Analyzing Passenger Statistics Aboard the RMS Titanic

The RMS Titanic set sail on her maiden voyage from Southampton to New York City on April 10, 1912, carrying 1,322 passengers and 882 crew members. In the early morning hours of April 15, 1912, Titanic collided with an iceberg, sinking the great ocean liner in 2 hours 40 minutes. With an insufficient number of lifeboats, many passengers and crew lost their lives in one of the deadliest maritime disasters in history. In this Map of the Week, we analyze the passenger statistics for those known to have been aboard the Titanic, including origin, survival, and fatality rates among classes. #MapMonday

Analyzing Passenger Statistics Aboard the RMS Titanic

Developing a database of known passengers aboard the Titanic during her maiden voyage was the first step towards creating this cartographic map, utilizing detailed information available through Wikipedia. Within this information were attributes key to visualizing passenger statistics including: hometown origins, passenger classes, and survival information. All of the available information was input into an Excel spreadsheet, combining the data statistically and returning summarized results on: total passengers by country of origin, breakdowns of passengers by classes, and a comparative analysis of survival to fatality rates among classes.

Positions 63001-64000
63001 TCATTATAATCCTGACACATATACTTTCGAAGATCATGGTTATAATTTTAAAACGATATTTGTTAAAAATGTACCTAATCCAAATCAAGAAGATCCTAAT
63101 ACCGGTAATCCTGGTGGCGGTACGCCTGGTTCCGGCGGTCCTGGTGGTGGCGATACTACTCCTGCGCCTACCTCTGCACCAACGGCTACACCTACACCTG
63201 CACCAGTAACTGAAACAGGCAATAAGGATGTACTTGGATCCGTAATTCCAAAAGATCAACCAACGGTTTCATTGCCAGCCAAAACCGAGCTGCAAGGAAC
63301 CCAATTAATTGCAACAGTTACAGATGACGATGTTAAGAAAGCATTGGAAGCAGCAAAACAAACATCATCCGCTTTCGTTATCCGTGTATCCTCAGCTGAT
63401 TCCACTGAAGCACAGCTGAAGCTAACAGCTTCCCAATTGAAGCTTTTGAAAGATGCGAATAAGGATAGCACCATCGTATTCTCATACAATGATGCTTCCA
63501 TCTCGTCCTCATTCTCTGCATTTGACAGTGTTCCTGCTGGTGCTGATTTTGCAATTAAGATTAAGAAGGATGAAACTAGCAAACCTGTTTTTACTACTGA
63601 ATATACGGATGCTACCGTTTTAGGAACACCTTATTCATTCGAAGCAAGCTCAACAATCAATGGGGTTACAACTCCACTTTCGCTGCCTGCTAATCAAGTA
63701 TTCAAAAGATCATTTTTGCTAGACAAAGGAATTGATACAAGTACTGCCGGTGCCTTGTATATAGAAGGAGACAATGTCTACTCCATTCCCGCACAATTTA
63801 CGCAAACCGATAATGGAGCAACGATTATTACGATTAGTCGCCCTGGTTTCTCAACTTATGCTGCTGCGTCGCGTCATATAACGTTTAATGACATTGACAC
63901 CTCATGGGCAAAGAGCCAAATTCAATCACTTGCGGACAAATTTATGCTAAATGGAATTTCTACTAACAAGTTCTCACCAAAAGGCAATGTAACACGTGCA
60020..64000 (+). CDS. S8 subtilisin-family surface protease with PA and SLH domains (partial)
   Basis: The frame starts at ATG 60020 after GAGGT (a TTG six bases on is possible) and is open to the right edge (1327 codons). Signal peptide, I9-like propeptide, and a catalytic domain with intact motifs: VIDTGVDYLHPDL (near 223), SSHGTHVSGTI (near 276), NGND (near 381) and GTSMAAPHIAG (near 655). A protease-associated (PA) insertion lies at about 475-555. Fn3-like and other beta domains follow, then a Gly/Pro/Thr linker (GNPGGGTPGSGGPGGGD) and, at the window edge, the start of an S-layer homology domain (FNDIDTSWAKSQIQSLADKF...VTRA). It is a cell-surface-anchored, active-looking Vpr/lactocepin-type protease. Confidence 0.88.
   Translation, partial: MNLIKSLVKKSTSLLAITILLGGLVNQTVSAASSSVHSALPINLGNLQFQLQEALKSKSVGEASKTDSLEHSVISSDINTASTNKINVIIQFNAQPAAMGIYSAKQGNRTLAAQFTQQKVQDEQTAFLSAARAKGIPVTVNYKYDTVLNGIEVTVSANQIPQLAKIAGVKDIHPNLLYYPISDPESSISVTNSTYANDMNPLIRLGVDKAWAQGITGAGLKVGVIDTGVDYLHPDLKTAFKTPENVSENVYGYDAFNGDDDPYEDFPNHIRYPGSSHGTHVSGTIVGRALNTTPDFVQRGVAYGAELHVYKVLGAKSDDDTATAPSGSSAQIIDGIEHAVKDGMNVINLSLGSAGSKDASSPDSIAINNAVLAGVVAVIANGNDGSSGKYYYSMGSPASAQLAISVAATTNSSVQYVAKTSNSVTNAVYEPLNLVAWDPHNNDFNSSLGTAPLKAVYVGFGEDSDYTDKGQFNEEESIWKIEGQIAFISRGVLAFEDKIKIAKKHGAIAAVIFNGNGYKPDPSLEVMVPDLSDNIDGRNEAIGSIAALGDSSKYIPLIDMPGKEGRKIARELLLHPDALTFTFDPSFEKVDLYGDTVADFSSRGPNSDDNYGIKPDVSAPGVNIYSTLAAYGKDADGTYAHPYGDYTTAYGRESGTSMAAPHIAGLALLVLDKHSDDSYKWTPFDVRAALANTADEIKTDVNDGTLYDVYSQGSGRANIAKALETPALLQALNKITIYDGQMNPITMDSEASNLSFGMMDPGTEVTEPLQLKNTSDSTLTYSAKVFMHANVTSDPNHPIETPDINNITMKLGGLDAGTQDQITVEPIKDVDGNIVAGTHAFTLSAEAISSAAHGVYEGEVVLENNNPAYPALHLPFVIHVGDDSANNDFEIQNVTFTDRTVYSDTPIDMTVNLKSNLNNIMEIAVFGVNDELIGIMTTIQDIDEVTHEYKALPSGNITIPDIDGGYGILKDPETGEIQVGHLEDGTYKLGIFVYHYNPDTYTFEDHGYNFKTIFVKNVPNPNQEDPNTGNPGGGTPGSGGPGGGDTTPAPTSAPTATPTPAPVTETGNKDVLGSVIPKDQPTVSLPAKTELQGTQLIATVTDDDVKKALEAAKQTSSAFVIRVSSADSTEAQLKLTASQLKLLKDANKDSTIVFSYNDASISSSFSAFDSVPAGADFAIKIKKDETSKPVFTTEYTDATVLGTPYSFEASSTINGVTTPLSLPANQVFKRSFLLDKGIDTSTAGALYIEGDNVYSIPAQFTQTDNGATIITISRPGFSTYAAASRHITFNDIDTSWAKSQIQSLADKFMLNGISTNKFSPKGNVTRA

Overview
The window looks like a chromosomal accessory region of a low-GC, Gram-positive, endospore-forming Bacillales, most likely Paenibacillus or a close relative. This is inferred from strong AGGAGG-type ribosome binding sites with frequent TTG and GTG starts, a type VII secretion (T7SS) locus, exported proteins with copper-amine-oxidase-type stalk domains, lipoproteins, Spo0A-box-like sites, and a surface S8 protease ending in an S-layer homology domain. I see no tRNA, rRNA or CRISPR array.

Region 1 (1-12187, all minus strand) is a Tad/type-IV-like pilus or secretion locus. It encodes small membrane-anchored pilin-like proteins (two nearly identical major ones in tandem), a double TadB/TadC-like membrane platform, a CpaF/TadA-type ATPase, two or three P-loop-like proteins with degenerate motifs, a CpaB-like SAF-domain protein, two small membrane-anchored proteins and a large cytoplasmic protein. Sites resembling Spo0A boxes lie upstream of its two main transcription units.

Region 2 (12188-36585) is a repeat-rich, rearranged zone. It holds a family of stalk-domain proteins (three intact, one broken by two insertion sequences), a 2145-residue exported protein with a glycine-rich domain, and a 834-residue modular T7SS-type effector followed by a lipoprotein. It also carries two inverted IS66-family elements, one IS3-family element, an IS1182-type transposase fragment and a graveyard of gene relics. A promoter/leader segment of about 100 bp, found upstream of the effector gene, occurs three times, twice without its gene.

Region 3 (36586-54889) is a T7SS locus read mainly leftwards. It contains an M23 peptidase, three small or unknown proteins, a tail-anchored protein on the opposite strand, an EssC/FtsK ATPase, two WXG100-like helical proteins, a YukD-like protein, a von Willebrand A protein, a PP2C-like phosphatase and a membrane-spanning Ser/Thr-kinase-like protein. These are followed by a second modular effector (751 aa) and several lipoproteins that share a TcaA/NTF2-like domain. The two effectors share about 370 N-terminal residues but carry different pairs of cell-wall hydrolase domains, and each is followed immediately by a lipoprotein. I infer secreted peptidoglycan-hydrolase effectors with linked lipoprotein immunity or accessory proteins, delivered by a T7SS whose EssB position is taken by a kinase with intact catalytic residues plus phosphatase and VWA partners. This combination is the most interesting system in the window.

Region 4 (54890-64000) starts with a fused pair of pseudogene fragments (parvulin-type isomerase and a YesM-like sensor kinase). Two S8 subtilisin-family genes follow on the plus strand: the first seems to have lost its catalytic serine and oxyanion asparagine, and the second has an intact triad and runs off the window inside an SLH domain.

Visualizing the hometown origin data on the map immediately depicted that the majority of passengers aboard the Titanic derived from countries in the United Kingdom (355) and the United States (300), but simultaneously showing countries in which the origin of a single passenger occurred. Furthermore, analyzing passenger information through the development of statistical charts offered insight into passenger counts and survival / fatality rates among the classes. Results showed that the majority of passengers aboard the Titanic were those in third class (711) and of the total known passenger count (1,322), only 25.88% (184) of third class passengers survived.

116-years later, Titanic continues to spark the interest of researchers and explorers around the world. This map serves as a tribute to those who were lost and a reminder of this tragic event in our history.

About Map of the Weeks from GIS Services:

Throughout the semester, GIS Services will continue releasing bi-weekly maps on a variety of topics for the purpose of demonstrating ideas and uses for incorporating geospatial technology into research and projects you are developing. To view our collection of maps, projects or to learn about the geospatial services offered through the Marriott Library, please visit the GIS Services website @ www.lib.utah.edu/services/geospatial

Happy Mapping!

Justin Sorensen | GIS Specialist
Creativity & Innovation Services / GIS Services
justin.sorensen@utah.edu
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